Reflection from last presentation (Presentation 3):
From the previous presentation, our idea revolves around the notion of the name “Nan yang” where we derived the concept of a fluid structure to represent the southern sea which inspired the name.
In this presentation, we hope to retain the concept of a public and private space represented in a fluid form inspired by the name “Nan yang” so that we preserve significant historic value of the school’s origin.
We decided to remove side elements that proved to be less significant, such as the Kampong structure and the bulky appearance of the form due to its vertical erected structure.
Also after we broke down the components of the Kampong architectures, we sort of lost both the traditional meaning along with the familiar structure of the original form.
Two potential concepts that we have agreed on developing would be the concept of a lighter fluid form vs a heavier fluid form along with the explorations on shared and personal space.
Concept 1 (Lighter form)
Stripping the bulk to the essence of a fluid structure for a lighter appearance, we have subtracted the physical mass of the fluid form into curvilinear planes.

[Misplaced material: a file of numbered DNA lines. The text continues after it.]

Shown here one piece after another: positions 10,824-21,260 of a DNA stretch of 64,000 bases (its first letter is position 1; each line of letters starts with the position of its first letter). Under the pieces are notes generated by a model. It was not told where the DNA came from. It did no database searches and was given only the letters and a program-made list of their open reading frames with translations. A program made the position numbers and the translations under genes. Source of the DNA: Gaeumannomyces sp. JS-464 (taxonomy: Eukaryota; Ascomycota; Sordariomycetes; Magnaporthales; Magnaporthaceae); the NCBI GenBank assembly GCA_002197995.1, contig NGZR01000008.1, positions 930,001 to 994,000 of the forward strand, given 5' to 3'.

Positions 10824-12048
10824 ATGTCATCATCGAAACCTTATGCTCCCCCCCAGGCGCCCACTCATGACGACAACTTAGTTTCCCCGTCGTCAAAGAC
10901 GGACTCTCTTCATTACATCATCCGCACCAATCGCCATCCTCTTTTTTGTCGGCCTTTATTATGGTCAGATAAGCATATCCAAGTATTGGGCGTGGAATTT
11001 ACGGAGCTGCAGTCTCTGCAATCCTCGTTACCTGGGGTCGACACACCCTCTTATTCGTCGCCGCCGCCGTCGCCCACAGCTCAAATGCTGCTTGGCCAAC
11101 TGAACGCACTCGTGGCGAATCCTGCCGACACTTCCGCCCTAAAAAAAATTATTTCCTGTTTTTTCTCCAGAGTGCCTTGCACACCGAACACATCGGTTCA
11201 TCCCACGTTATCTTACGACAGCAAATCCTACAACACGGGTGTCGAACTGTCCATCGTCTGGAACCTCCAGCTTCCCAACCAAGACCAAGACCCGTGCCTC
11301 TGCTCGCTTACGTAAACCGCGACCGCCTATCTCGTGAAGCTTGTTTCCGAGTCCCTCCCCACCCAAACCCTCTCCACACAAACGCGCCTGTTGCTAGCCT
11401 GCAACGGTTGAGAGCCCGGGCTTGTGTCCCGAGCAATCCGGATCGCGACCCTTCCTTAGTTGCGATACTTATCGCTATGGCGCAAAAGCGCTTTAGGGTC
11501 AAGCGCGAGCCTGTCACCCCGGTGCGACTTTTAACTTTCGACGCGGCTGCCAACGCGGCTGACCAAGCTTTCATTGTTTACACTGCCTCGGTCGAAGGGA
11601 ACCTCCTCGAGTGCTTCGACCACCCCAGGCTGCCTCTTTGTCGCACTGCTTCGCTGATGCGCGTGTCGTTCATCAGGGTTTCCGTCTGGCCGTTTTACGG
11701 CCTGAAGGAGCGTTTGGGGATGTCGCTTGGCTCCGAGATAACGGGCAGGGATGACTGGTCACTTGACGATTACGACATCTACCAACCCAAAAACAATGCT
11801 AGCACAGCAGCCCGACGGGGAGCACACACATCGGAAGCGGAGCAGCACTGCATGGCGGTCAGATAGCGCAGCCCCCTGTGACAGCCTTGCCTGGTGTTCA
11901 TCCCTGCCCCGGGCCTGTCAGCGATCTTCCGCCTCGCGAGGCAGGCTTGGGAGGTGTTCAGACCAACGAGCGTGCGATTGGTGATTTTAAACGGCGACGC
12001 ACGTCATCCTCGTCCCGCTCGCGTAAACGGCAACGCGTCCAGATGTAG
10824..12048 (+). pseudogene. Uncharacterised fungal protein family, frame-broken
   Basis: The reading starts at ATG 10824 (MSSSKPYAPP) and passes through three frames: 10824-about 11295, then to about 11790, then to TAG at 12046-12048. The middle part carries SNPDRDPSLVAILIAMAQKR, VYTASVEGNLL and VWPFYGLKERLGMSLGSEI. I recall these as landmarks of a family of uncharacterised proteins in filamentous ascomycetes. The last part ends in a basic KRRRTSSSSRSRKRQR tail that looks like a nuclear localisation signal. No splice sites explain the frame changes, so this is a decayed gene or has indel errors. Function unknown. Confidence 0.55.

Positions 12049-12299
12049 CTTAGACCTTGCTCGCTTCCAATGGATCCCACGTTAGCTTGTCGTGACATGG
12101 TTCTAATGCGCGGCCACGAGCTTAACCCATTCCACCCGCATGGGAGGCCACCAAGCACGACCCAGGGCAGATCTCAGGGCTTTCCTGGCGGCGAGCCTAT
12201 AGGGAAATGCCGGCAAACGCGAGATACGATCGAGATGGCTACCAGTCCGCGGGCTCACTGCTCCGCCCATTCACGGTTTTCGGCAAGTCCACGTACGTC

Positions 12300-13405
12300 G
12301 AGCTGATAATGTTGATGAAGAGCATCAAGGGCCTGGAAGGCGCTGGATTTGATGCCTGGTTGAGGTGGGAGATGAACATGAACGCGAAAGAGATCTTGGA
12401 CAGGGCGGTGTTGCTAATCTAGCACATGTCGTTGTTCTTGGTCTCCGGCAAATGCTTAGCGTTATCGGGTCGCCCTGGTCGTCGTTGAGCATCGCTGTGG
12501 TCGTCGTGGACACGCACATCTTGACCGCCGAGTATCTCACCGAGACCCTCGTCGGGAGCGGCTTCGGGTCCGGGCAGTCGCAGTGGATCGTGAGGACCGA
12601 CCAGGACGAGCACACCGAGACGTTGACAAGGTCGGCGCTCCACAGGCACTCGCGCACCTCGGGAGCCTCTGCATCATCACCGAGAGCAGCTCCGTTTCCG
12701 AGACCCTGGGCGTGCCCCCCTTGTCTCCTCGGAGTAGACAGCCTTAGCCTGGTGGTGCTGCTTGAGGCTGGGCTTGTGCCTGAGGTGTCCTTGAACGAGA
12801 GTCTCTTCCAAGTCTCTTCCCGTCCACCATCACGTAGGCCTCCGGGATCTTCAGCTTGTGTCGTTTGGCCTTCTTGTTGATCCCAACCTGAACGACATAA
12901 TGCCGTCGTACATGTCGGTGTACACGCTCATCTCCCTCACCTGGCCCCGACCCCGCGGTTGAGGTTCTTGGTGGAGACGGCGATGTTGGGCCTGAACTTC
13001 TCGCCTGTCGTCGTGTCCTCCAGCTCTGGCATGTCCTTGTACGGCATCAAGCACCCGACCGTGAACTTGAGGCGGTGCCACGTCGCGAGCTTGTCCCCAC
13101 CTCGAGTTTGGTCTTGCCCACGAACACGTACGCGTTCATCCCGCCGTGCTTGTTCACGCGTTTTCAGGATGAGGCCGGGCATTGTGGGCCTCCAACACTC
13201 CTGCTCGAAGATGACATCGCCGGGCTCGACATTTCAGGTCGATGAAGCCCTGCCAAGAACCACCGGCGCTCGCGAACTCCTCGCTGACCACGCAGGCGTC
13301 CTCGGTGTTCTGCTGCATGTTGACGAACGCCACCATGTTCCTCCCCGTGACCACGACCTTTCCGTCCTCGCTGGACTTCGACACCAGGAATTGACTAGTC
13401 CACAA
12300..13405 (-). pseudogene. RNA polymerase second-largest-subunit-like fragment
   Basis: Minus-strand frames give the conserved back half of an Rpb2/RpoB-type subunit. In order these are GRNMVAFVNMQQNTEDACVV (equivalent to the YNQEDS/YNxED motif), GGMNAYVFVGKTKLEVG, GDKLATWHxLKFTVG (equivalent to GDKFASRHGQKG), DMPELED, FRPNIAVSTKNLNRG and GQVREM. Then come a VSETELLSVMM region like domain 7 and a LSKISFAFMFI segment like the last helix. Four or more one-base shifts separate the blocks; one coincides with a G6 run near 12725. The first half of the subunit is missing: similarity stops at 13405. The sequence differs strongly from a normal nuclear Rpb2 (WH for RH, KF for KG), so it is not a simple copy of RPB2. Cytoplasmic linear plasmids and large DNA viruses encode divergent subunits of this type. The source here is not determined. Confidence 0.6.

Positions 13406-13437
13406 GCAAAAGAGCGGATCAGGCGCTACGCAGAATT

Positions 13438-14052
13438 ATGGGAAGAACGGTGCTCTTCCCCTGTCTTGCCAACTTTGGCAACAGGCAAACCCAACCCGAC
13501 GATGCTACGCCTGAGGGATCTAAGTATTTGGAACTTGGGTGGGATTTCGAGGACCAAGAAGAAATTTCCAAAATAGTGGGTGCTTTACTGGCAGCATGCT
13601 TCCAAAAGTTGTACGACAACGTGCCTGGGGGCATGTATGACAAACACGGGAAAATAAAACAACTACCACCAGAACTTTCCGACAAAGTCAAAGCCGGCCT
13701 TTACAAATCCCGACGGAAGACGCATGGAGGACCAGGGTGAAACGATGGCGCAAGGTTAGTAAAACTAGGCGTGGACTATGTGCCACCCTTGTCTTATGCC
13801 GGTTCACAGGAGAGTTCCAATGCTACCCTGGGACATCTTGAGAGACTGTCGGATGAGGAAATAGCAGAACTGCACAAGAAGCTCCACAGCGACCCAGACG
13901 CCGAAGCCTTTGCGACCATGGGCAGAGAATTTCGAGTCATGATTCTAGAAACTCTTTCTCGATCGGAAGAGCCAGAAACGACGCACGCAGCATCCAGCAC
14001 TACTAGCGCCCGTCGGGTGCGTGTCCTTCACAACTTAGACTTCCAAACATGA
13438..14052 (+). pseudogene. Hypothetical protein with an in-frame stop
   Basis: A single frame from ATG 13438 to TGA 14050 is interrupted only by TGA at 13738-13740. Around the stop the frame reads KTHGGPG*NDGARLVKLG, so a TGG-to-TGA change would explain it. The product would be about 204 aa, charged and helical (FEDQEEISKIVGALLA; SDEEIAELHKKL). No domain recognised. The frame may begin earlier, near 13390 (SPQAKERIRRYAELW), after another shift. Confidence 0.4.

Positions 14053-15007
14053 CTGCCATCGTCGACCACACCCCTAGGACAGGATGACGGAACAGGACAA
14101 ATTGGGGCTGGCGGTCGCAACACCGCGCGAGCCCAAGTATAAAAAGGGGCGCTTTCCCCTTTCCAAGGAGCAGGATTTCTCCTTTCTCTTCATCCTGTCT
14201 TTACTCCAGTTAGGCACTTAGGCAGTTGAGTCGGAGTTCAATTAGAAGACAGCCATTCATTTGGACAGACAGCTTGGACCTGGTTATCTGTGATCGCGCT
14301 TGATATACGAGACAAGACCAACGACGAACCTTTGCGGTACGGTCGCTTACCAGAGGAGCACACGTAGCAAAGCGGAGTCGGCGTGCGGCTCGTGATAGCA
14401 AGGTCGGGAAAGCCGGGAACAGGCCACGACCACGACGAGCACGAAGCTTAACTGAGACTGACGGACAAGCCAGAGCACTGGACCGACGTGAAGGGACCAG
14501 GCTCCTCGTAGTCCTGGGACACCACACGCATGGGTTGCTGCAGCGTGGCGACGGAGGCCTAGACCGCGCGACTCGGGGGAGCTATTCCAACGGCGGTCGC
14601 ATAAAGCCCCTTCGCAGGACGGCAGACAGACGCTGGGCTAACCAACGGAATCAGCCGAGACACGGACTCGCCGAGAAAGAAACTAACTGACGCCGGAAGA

The curvilinear planes are design to fold, intersect/ wedge and weave into each other in such a way to represent the seamless transition from private to public space in a continuous water flow.
Concept 2 (Heavier form)
For this concept, instead of referring to the fluid structure in a linear plane, we decided to create a more volumetric structure that reflects the interaction between a falling water droplet and the ground.
The heavier mass is represented by the surface closest to the ground. To balance the mass, a circular void floats above it.
Toyo Ito’s architecture using fluid and continuous form
Placing an installation in context of Nanyang Technological University (NTU)